Troops in the West African nation of Cameroon have tortured prisoners at a remote military base that is also used by U.S. personnel and private contractors for drone surveillance and training missions.
As the U.S. military has fortified the Cameroonian site, known as Salak, and supported the elite local troops based there, the outpost has become the scene of illegal imprisonment, brutal torture, and even killings, according to a new investigation by The Intercept and the Goldsmiths, University of London-based research firm Forensic Architecture, based on extensive research by Amnesty International. Nearly 60 victims held at Salak described to Amnesty International how they were subjected to water torture, beaten with electric cables and boards, or tied and suspended with ropes, among other abuses.
Forensic Architecture investigated conditions of detention and torture at two sites of illegal incarceration, run by Cameroon’s security forces, to accompany a new report by Amnesty International. See the full investigation here.Video: Forensic Architecture
No evidence has emerged that U.S. personnel were involved in torture, but photos and videos from Salak show U.S. soldiers and civilian contractors near the facilities where prisoners were held, and detainees testified to seeing and hearing Americans in uniform during their imprisonment.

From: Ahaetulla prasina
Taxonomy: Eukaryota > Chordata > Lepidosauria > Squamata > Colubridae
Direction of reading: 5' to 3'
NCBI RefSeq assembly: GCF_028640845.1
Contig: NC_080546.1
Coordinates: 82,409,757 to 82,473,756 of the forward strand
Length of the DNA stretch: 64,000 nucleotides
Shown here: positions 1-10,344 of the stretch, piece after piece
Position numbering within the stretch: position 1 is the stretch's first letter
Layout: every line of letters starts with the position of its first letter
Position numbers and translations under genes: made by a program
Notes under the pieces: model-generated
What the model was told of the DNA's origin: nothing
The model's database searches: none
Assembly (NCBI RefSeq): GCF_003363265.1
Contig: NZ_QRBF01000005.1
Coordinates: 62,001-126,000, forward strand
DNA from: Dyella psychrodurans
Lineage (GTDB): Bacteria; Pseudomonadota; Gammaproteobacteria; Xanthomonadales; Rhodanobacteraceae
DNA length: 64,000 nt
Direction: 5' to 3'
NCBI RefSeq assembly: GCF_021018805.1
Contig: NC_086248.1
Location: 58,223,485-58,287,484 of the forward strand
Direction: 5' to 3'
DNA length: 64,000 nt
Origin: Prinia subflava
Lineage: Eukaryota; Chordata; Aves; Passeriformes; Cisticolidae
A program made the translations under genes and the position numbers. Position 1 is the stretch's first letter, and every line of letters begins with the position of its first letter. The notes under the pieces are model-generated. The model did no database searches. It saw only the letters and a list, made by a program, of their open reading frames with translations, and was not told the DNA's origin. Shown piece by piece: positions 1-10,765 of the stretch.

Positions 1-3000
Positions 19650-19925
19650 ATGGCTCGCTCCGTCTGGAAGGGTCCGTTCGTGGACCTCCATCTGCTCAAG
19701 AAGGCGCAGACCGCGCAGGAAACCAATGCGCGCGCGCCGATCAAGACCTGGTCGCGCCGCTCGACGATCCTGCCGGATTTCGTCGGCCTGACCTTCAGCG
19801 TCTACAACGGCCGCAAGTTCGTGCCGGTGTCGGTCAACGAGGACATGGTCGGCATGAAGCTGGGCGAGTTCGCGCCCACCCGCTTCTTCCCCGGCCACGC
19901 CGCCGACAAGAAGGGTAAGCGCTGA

“We can’t be 100 percent sure that Americans were aware of the torture,” said Ilaria Allegrozzi, Amnesty International’s lead researcher on a new report about abuses by Cameroonian forces. “But our evidence demonstrates that at Salak these practices occur in places that are accessible and can be visible to U.S. and other foreign personnel.”
Salak serves as ground zero for Cameroon’s fight against the Nigerian militant group Boko Haram, a campaign that the United States has thrown its full support behind. Last month, President Donald Trump sent a letter to Congress outlining current “deployments of U.S. Armed Forces equipped for combat.” In addition to Afghanistan, Iraq, Syria, Yemen, Libya, and Somalia, Trump mentioned Cameroon, where “approximately 300 United States military personnel are also deployed, the bulk of whom are supporting United States airborne intelligence, surveillance, and reconnaissance operations in the region.”
Over the last decade, the United States has devoted hundreds of millions of dollars to Cameroon (more than $111 million in security assistance since 2015) while training its elite military force and providing everything from arms to humanitarian aid to development assistance.
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